“I broke the picture.  I dropped it and now it’s ruined.”  The words sprang from my mouth as quickly as the tears spilled onto my cheeks.  “Is that what you’re upset about?  A picture?”  And, instead of being upset, my husband laughed.  A warm, I-love-you, it’s-not-a-problem sort of laugh. “We’ll just have it reframed, babe.”  “Oh, okay.”  Sniffle.  Sniffle.

Great at communicating?  Not me.

Even now, I sometimes struggle to express my feelings well.  I prefer sweeping things under the proverbial carpet.  But, my wonderful husband–being my opposite–thinks communication is great for a marriage.  And, he’s right.  No, I’ll never be as skilled a communicator as Dave, but I have learned a lot about  it through our years together.  Pastor Strutz might even be surprised to know our differences have been a good thing  (most of the time).

Three Important Communication Pointers

  • Pray together.  It’s tough to be angry if you are praying with and for each other.
  • Listen without interrupting.  This includes controlling your inner-monlogue–don’t prepare a rebuttal while you pause to “listen”.
  • Avoid trigger words.  Words like always and never are especially inflammatory when they’re attached to the word you.

What are your best communication tips?  Why not share them with us?

May the words of my mouth and the meditation of my heart  be pleasing in your sight,  O LORD, my Rock and my Redeemer.

Psalm 19:13-14

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As a young military couple Dave and I made four moves, had two children, lived through three hurricanes, and experienced two deployments–all within our first seven years of marriage.  Our life was exciting, tiring, and unpredictable--and we loved sharing it.

Until…a silent predator stayed for a visit.  It’s name?  Depression.  You see,  I had effectively submerged deep-rooted emotional scars left from an earlier time in my life but–for some reason–those feelings weren’t willing to be contained any longer.  I became someone I no longer knew.  Anger, anxiety, and fear became my constant companions.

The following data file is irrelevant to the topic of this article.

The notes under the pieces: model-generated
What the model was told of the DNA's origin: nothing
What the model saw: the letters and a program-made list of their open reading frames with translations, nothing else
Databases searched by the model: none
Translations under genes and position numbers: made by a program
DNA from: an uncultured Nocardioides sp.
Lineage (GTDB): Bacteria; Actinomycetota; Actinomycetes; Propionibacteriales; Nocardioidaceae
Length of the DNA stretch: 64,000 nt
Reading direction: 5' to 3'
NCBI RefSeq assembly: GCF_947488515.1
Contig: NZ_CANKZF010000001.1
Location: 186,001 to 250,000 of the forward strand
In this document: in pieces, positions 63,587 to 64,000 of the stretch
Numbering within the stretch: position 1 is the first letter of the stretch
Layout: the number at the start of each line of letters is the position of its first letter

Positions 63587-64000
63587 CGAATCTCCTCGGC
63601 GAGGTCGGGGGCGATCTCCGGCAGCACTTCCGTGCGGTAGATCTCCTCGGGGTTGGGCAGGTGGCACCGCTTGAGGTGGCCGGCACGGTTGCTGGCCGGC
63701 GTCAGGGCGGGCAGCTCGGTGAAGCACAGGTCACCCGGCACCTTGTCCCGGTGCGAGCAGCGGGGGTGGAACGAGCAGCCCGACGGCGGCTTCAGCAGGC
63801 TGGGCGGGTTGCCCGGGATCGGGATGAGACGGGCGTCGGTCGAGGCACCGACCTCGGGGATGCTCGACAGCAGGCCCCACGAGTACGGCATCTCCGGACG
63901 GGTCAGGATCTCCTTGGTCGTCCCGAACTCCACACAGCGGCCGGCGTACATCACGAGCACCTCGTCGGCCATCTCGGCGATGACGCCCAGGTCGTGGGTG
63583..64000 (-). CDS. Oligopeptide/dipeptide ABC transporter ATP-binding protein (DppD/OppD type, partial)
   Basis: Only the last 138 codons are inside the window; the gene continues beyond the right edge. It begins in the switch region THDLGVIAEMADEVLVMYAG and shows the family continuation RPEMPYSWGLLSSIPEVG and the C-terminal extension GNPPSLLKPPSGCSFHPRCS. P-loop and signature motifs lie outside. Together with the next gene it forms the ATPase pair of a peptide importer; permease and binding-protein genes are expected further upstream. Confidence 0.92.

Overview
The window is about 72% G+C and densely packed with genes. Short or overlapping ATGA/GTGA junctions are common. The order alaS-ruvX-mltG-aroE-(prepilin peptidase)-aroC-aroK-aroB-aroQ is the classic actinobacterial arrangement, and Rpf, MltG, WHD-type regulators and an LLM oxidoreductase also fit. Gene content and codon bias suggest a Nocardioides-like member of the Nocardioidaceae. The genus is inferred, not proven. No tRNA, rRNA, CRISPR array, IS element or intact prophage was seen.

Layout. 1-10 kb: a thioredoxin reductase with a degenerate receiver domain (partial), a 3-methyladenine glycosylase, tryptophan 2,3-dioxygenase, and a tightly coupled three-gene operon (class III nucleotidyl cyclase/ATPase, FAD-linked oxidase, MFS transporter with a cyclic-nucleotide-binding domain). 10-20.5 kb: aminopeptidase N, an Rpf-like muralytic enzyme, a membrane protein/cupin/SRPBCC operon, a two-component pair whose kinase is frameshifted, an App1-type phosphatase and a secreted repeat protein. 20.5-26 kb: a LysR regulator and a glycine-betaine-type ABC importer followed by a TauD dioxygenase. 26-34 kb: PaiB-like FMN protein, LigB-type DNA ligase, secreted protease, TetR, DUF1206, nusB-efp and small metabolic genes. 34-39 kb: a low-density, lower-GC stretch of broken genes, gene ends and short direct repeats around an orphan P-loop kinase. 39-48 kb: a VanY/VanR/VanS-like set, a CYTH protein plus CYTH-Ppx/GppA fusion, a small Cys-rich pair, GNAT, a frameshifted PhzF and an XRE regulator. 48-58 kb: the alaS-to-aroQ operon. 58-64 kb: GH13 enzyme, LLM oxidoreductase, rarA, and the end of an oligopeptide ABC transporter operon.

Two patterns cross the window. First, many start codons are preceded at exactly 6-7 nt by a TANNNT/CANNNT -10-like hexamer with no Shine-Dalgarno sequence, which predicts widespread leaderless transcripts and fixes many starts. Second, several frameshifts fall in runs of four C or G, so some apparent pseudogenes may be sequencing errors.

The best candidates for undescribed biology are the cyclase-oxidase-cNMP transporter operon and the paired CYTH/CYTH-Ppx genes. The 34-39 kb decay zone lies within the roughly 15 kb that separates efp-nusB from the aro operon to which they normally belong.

At the same time, Dave began pursuing his post-graduate degree.  Any flux in his schedule was swallowed up by studying–after work and on the weekends.  My days were full of two rambunctious little boys, errands, and….those other constant companions.  Our once blissful marriage began to deteriorate.  Instead of building one another up, Dave and I exchanged sarcastic remarks or avoided talking altogether.  Rather than cuddling, we sat at opposite ends of the couch.  We were lonely–in the same house, in the same room, and even in the same bed.

One day, I walked into the family room and stood staring at my husband–this man I loved and adored–not knowing what to do.  Looking up, Dave asked, “What are you thinking?”   “Like something is dying inside.”

We knew something had to change and, at that moment, realized we were at a crossroads.  Were we going to choose each other or a road that led us in a new direction?  Dave and I chose each other.  We began practicing the best advice ever shared with us–always date each other–which we did (and still do–after almost twenty years of marriage, four children, two full-time jobs, and my impending return to school).  It wasn’t easy, it took work, and we found love was both a decision and a feeling.

A few of our tried and true tips?

  • Set aside at least half an hour each day for “couple time”.  Take a walk, sit beneath the stars, or just hold hands.
  • Institute TNC (better known as Thursday Night Club).  Choose one mid-week evening to spend a significant amount of time with each other.  Go out or stay in–but make that time about the person you love.
  • Take turns planning for dates no less than twice every month.  You can get creative–even on a budget. McDonald’s at the park, anyone?
  • Finally, get away from it all.  Stay at a quaint bed-and-breakfast or nice hotel three or four times each year.  (And, ladies, wear something pretty.)

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Frayed edges

 

I methodically fold each piece of laundry–bending, creasing, aligning edges–and wish life would align as closely to my hopes.  If only the loose ends left from the hard, dirty places of living could be trimmed as easily as the loose ends left at the bottom of my son’s jeans–clipped away they look almost new.  Nothing remains of the damage.  But there are frayed, raw edges and nothing is as neat and trim as the cotton or flannel I press beneath my palms. 

The danger is that I begin to confuse the Designer with the one who creates the damage.  I forget that the One who wove each piece of fabric lovingly in His hands–stitching together flesh and bone and spirit–would never destroy his masterpiece.  But that January afternoon twenty ago when the farm girl and the ensign made a covenant with God to honor Him in their marriage and family, the Destroyer grew angry. 

He threatens and roars–while He can.  But this home?  This marriage?  These children?  They were purchased for a price.  Stains, rips, and faded places will all be made new.  The Destroyer may try to damage, but the Designer removes every blemish and stitches the beauty of His redemption in their place.